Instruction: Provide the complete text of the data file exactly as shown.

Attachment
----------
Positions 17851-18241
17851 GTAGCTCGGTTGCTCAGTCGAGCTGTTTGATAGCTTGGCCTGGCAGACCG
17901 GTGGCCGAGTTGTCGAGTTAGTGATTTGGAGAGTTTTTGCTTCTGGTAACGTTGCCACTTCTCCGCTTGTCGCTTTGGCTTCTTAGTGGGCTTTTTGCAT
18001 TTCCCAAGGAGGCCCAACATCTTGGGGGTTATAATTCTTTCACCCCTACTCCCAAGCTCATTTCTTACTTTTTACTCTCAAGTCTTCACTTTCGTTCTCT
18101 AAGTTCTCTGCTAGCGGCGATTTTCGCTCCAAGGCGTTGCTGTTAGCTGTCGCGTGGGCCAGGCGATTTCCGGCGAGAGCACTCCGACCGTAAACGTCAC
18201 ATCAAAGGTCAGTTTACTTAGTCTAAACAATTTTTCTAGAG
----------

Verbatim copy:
Positions 17851-18241
17851 GTAGCTCGGTTGCTCAGTCGAGCTGTTTGATAGCTTGGCCTGGCAGACCG
17901 GTGGCCGAGTTGTCGAGTTAGTGATTTGGAGAGTTTTTGCTTCTGGTAACGTTGCCACTTCTCCGCTTGTCGCTTTGGCTTCTTAGTGGGCTTTTTGCAT
18001 TTCCCAAGGAGGCCCAACATCTTGGGGGTTATAATTCTTTCACCCCTACTCCCAAGCTCATTTCTTACTTTTTACTCTCAAGTCTTCACTTTCGTTCTCT
18101 AAGTTCTCTGCTAGCGGCGATTTTCGCTCCAAGGCGTTGCTGTTAGCTGTCGCGTGGGCCAGGCGATTTCCGGCGAGAGCACTCCGACCGTAAACGTCAC
18201 ATCAAAGGTCAGTTTACTTAGTCTAAACAATTTTTCTAGAG